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6 February 2015

Compassion in Dying expresses condolences and sadness at the death of Nick Moore

Nick died following a short illness, and his unexpected passing is a huge loss to those that were fortunate enough to know him.

In the early hours of Wednesday 28th January, Professor Nick Moore, outgoing Chair of Compassion in Dying and for many years Chair of Dignity in Dying, died aged 65. Nick died following a short illness, and his unexpected passing is a huge loss to those that were fortunate enough to know him.

Nick was an academic and a consultant with over thirty years’ experience, specialising in information strategy and policy; workforce planning; the management of higher and further education; and international development. His career encompassed the British Library, several universities, the Policy Studies Institute, the British Council and research and consultancy assignments for UNESCO, UNDP and the European Commission among others.

Beyond his professional career, Nick served as Chair of first Dignity in Dying, then its sister charity Compassion in Dying, and was also Chair of the board of Somerset Colleges. He was also an avid traveller undertaking an expedition to Antarctica in 2008. But this summary of Nick’s professional and voluntary achievements doesn’t come close to encapsulating him as a person.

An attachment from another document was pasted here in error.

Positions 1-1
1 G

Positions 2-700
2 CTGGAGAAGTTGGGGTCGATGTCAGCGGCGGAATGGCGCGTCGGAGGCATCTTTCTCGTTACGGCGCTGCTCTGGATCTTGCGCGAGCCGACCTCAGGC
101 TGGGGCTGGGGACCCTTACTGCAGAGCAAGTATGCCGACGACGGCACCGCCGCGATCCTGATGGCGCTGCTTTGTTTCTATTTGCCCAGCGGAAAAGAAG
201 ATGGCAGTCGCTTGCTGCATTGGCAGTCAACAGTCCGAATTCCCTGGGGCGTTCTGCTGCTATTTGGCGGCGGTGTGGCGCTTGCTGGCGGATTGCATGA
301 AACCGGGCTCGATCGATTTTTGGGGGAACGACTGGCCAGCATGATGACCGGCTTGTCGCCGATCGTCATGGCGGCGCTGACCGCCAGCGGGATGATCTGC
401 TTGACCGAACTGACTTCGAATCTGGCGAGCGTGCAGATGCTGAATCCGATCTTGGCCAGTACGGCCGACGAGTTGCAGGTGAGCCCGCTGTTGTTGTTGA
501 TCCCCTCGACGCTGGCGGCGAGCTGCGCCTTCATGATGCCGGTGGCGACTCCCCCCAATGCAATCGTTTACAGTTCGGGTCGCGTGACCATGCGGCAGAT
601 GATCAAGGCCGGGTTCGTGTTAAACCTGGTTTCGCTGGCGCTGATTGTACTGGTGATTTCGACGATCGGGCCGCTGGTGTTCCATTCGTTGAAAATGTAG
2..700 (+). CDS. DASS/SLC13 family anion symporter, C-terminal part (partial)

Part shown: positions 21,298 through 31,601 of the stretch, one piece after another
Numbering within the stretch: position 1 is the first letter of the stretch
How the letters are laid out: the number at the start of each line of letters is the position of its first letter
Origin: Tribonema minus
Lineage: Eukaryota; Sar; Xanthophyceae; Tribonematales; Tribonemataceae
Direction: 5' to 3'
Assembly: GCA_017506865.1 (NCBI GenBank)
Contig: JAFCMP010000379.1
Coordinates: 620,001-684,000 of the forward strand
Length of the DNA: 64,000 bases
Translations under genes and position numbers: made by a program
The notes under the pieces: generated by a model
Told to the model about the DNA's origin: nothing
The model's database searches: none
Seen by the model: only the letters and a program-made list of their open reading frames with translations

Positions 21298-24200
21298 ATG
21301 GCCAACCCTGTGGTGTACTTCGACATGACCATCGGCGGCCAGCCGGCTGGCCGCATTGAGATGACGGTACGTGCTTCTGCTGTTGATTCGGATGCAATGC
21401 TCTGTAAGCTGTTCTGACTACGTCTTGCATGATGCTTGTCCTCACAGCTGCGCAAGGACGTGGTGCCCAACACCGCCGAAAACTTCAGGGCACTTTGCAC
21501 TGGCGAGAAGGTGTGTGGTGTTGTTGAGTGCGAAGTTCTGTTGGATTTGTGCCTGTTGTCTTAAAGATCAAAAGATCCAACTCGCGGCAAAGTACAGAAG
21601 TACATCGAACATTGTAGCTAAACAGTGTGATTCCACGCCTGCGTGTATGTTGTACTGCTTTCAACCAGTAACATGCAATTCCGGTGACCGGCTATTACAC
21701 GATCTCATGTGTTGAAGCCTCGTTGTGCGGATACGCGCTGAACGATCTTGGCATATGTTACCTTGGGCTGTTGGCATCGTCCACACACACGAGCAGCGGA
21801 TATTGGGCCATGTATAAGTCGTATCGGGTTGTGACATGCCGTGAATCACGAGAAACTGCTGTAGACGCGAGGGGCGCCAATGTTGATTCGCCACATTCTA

Nick was an exceptionally kind man, adored by those who knew him. He treated everyone equally, from the most distinguished politician to the newest member of staff. Never short of flowers when he came into the office – given to the nearest member of staff regardless of their floristry skills. Never short of an anecdote or a joke to lighten the mood or to enliven a long meeting. And never short in his generosity of time and spirit.

In his last email to colleagues, he provided the following summary of his time with Compassion in Dying and Dignity in Dying, and in doing so displayed his typical modesty:

The work on Compassion in Dying, providing a range of services for people at the end of their lives, has been very rewarding.  Again the actual work is done by a team of young people who are cheerful, hard-working and who seem to be tireless.  I don’t really get my hands dirty – I just take credit for their achievements…

Nick was motivated to help Dignity in Dying’s campaign and subsequently the work of Compassion in Dying having witnessed the protracted and torturous death of his mother. There is some small comfort that he avoided a similar fate, however this is far outweighed by a life brought to an end far too soon.

Nick is survived by his partner Elaine.

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